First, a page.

Hair, no matter whose head it stems from, is political. It carries meaning—from men wondering why a pretty woman would cut her hair short to tiers of religion that suggest women cover their hair to honor their God. For Black people, hair is even more political and carries even greater meaning because we have to deal with it in three layers: our own personal relationship to our hair, the relationship our hair has with our community, and what our hair symbolizes to the world around us.

Most Black-Americans have been raised to not go out of the house looking “crazy” or embarrass themselves or their community. These little life lessons do not come from Black people’s innate desire to always be kempt (that exists too), but because Black people have always been grouped together as one. The individual represents the whole when it comes to Black folks. As the only Black gymnast competing on behalf of the United States, Gabby and her hair were incidentally misconstrued as a reflection on all of us.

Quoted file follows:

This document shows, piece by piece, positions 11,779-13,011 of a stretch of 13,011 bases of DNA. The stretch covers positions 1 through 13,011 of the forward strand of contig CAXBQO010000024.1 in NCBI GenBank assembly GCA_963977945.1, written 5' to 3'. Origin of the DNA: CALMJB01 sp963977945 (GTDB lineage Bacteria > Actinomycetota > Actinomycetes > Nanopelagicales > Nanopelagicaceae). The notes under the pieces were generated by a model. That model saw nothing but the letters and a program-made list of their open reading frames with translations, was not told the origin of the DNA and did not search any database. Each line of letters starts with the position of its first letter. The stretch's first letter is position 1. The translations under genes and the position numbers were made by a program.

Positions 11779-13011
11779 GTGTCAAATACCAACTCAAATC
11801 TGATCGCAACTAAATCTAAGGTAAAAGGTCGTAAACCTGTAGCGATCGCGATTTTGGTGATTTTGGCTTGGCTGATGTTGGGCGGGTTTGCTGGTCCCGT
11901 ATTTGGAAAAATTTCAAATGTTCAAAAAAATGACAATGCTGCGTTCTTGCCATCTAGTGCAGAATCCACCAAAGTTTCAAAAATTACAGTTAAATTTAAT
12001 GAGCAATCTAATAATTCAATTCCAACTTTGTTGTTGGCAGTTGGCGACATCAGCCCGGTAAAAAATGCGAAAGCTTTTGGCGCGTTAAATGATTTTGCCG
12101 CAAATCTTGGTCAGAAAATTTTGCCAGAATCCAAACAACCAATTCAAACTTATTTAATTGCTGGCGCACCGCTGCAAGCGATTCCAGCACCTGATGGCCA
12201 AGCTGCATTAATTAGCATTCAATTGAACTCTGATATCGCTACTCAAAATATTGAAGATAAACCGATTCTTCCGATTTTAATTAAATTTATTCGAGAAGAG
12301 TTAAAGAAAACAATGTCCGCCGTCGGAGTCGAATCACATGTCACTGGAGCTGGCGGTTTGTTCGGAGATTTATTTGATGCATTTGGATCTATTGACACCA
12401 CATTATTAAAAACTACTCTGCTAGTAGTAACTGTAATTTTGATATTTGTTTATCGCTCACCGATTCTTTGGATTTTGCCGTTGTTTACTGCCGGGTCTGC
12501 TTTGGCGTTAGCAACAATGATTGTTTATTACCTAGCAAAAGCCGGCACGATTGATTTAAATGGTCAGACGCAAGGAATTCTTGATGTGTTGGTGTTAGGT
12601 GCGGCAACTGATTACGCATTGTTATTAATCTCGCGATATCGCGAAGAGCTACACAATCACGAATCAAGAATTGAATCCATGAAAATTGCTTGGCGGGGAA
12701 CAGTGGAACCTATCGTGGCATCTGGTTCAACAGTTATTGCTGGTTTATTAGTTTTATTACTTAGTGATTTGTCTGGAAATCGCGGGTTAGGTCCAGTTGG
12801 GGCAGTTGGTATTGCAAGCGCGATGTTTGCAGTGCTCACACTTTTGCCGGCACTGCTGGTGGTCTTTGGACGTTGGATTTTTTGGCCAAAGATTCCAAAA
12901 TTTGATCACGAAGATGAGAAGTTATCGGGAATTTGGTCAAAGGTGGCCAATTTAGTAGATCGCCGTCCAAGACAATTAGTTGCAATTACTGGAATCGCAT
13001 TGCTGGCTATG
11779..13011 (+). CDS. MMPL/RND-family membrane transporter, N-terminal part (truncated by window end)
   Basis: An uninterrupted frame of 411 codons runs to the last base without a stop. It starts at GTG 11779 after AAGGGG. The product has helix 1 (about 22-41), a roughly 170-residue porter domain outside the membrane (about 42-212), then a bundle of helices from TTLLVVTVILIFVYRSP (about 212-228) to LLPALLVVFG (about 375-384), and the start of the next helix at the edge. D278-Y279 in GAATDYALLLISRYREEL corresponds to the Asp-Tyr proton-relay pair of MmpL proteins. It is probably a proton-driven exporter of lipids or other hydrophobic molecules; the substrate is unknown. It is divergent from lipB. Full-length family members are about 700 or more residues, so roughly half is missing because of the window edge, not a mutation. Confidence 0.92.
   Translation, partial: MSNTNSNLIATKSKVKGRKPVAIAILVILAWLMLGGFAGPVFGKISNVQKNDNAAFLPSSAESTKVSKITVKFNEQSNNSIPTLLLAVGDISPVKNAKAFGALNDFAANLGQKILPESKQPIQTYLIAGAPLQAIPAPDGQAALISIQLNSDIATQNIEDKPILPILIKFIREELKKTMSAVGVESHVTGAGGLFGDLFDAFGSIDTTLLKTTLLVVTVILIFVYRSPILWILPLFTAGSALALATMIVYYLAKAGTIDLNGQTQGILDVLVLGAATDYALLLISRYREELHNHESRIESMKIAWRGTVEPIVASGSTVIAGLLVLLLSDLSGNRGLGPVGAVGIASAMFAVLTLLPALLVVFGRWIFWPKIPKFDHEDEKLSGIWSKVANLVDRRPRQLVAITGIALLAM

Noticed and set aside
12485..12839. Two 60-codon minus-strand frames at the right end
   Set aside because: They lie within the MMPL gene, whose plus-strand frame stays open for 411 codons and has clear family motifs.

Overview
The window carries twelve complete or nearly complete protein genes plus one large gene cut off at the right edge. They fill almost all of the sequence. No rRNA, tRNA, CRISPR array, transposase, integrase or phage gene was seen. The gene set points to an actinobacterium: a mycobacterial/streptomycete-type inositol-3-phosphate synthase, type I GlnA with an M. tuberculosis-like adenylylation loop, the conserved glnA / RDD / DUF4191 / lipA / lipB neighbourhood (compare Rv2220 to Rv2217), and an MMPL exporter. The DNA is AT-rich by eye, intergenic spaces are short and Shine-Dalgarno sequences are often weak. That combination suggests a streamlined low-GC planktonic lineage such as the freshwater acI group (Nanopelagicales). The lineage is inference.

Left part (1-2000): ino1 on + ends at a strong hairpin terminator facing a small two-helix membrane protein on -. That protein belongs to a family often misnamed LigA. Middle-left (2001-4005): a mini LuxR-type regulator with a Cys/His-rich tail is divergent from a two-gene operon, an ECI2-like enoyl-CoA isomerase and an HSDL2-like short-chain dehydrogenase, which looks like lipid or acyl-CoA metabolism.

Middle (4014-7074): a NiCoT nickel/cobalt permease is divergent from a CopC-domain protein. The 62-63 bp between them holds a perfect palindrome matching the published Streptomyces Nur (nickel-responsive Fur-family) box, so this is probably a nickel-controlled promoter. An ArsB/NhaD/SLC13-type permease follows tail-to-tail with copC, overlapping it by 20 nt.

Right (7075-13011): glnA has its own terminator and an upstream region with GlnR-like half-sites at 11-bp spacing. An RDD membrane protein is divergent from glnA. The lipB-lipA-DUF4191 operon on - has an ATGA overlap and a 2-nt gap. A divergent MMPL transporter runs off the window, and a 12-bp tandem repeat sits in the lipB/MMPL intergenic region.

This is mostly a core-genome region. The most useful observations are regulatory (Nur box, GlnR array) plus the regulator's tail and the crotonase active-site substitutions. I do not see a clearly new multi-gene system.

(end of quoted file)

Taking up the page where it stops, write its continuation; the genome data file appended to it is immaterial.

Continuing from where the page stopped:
So while white supremacy (and don’t forget patriarchy) skips along telling us that light and honey blonde are as beautiful as Black women can get, we have Black women in one corner mad at other Black women, Black men in another corner side-eyeing our unruly mass of hair, asking “why you don’t wear your hair straight anymore?” and white people in the other corner perplexed, innocently shrugging their shoulders, saying, “I just don’t understand where this is coming from…I had no idea this was a thing! I wish my hair could do that.” All of our attention needs to be directed to the center of the room to see what cultural and institutional systems are invented to distract and divide us.